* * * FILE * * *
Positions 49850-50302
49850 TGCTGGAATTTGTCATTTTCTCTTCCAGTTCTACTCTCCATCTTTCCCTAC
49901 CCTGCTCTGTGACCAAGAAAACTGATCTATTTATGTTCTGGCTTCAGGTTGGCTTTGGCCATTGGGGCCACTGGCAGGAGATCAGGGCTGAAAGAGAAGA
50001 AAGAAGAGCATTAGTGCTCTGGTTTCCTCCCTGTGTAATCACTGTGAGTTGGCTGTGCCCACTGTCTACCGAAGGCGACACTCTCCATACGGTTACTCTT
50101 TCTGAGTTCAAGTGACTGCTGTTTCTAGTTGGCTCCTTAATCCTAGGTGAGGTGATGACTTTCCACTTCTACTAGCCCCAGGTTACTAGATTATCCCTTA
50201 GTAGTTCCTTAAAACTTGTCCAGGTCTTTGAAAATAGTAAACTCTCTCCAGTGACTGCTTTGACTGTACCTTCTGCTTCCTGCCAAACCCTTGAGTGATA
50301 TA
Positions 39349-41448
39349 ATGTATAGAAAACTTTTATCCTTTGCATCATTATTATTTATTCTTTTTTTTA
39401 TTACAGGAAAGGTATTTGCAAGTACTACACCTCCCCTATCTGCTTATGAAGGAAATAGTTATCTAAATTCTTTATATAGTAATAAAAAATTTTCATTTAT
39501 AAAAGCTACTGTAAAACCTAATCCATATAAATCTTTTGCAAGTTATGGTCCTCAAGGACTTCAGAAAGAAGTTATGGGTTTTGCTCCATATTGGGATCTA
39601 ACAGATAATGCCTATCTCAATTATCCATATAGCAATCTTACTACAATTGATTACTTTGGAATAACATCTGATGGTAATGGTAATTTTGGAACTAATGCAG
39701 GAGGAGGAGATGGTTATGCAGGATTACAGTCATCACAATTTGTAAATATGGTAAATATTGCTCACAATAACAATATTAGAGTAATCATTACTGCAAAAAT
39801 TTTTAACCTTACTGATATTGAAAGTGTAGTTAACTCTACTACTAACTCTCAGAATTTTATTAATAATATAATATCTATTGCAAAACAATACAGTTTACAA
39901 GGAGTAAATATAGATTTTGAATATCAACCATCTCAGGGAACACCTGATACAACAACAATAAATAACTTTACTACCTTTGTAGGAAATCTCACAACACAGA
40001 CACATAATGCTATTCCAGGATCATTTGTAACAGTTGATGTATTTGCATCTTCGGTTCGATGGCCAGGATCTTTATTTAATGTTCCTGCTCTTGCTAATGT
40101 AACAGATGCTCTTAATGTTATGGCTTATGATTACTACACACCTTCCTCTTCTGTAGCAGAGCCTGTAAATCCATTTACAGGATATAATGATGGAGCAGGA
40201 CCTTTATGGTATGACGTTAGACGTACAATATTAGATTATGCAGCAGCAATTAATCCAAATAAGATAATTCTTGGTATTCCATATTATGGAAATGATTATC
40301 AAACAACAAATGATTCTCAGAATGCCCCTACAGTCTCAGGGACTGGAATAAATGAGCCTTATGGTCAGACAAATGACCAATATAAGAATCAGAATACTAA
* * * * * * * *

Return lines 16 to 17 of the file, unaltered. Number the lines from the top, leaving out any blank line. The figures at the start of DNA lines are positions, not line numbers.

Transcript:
40001 CACATAATGCTATTCCAGGATCATTTGTAACAGTTGATGTATTTGCATCTTCGGTTCGATGGCCAGGATCTTTATTTAATGTTCCTGCTCTTGCTAATGT
40101 AACAGATGCTCTTAATGTTATGGCTTATGATTACTACACACCTTCCTCTTCTGTAGCAGAGCCTGTAAATCCATTTACAGGATATAATGATGGAGCAGGA